Today I heard a session today at the National IT Forum at Harvard entitled “Business-Government Interactions to Support a Platform”.
I felt like I was Alice in Wonderland. Behind me sat two of the top leaders of the Open Source CONNECT project. Which is, frankly, the single largest contribution to Health IT interoperability to come from the Federal Government… ever. Even now, that project will ensure that there will be a National Health Information Network that will create local exchanges that will allow the transfer of health information about individuals from coast to coast. Or at least this is so likely to happen, that other outcomes would be so random that they cannot be planned for in any case. Yet, the CONNECT project was hardly mentioned one time during the session about “What we want from the Government”.
The session waxed long on what to expect from the Government, what the Government should do and should not do. Lots of talking about laws and rules and Google. How should we do health information exchange? Some of it was pretty interesting, but basically it was the wrong conversation.
The right conversation starts with this: we can assume that CONNECT -will- unify the health information transfer in the US. It will serve as the basis for the core NHIN and regional networks will have the option of implementing it. That means that CONNECT sets the bar for health exchange. Software must be as good as CONNECT to be considered for a local Health Information Exchange, otherwise, why not use CONNECT?
So -given- that the US government will (sooner or later) solve the problem of health information exchange using CONNECT, the question is how we as platform developers will -leverage- CONNECT to make new and improved patient and clinician-facing tools.
While the first talk was better, and the contacts I have already made here are invaluable, so far there is too much fluff and not enough on the dirty details required to make a platform. I really wish Ben Adida could have made it, because as it stands I feel somewhat ungrounded. The conversation should really have been “what does CONNECT mean for us?” and instead it was just circular nonsense. I really want to ask after almost everyone finishes talking “so… you will therefore code what… exactly?”
For this post I want to make it clear. CONNECT is not perfect, they have warts both as a codebase and as a project. But they are rapidly fixing themselves, and they will change everything. This seems so obvious to me… and yet apparently not everyone gets this.
Here is a Podcast with Bill Vass and Katherine Evans from Sun.
They are discussing the new NHIN CONNECT Gateway project
As a plug I should note that Bill Vass is going to be a keynote at FOSS Health.
Bill Vass and Katherine Evans Podcast
Bill Vass and Katerine Evans (Ogg)
Today I meet with Vish Sankaran, whose official title is ‘Program Director Federal Health Architecture’ from what I can tell, that post is just as important as it sounds. Vish was, along with representatives of several major federal agencies, presenting the new NHIN open source infrastructure project called Connect. We have been waiting patiently to see code drop, and according to Vish, that should happen at connectopensource.org tomorrow!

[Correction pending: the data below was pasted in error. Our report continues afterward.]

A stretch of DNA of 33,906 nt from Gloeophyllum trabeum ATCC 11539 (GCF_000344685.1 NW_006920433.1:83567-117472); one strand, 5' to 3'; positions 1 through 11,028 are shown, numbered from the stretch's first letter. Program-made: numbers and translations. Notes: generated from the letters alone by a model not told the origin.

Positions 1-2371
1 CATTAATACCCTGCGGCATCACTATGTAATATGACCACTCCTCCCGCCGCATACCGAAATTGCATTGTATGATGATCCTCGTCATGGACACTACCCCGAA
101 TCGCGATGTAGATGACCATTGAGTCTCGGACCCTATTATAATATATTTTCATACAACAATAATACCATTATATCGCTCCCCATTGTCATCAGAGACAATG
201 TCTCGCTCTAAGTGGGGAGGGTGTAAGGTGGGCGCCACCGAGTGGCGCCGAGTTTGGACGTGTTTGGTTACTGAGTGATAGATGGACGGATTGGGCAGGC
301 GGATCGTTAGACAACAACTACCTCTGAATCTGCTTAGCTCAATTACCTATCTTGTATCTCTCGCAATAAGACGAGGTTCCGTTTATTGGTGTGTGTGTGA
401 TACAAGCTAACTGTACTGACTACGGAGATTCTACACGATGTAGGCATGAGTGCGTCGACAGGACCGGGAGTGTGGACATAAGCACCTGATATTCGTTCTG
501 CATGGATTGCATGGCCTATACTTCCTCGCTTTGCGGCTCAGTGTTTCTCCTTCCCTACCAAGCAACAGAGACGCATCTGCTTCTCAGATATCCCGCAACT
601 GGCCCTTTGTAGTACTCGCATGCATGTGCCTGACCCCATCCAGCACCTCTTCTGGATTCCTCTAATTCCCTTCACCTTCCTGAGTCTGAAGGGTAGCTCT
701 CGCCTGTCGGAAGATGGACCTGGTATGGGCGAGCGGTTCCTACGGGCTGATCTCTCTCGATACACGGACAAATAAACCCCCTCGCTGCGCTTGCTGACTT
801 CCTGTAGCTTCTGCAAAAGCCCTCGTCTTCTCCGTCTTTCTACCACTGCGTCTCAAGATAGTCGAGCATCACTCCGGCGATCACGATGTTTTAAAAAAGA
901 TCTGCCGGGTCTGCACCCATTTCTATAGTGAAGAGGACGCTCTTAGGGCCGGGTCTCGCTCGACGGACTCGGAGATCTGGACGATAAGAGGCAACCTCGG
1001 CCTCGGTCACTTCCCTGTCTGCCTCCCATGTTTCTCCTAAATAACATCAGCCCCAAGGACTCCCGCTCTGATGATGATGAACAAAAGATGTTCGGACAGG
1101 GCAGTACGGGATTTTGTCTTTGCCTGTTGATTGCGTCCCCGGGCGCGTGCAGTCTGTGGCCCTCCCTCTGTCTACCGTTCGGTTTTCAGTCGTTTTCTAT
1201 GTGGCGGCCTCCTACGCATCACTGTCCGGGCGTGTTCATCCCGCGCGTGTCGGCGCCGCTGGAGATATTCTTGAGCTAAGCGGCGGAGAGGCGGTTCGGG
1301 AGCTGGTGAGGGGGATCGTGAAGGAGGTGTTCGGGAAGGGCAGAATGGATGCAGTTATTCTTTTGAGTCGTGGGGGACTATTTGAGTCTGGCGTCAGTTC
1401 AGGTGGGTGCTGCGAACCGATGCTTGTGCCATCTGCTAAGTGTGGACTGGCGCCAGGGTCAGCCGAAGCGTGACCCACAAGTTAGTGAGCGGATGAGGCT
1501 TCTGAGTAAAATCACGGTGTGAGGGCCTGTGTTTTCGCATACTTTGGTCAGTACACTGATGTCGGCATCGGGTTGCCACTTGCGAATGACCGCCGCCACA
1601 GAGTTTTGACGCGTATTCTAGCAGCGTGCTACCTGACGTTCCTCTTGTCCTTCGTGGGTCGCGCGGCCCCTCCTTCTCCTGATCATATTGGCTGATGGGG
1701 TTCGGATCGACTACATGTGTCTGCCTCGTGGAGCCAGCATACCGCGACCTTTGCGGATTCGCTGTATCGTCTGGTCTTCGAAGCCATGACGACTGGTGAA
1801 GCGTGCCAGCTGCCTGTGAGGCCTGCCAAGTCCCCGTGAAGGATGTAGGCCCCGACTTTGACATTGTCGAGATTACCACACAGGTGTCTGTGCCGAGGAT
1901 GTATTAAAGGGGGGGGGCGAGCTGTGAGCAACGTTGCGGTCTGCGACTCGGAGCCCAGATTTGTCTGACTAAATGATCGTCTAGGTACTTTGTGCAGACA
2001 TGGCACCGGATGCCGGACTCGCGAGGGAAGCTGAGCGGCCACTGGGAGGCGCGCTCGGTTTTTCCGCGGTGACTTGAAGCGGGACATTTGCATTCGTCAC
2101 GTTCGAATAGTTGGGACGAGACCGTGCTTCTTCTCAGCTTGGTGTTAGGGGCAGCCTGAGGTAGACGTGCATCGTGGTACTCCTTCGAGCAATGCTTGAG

I first heard about this project when Harris Corporation announced that they had won the NHIN contract. Harris is a big government contract shop and had apparently little experience with either FOSS or Health IT. I was please to be later proven wrong when they found that they did have considerable VistA talent on-board.
I was befuddled about how a company could announce that a product would be both public domain AND open source, seeing as how those terms have very different meanings. After my initial contact with them, it was obvious that they did not really understand the FOSS culture or community, (they actually asked a FOSS development group to sign an NDA to reveal more details of the project) and after hearing my less-than-flattering comments regarding their announcement, they made it clear that they would simply put their heads down and code until they had a product… then they would let the Office of National Coordinator sort out how to interface with the community.
I am not sure when or how Sun became involved in the project. But I was relieved to hear it. Sun has much more experience with the FOSS community, and from what I can tell Sun has bet the farm on FOSS. I have already had a conversation with some representatives from the Sun team about the release, but they were necessarily tight lipped about important details like licensing and project structure ahead of the official announcement. I hope to arrange a podcast with them soon, now that they can speak more freely.
Which brings us to today. Today Vish and his panel were discussing what they had working and what they had planned with regards to both the NHIN and Connect projects. More importantly, Vish was willing to do a brief podcast with me. My audio seemed pretty broken up… but keep listening because he sounds fine.
Vish Sankaran Interview (in ogg)
Vish Sankaran Interview (in mp3)
P.S. I am not the first person to record Vish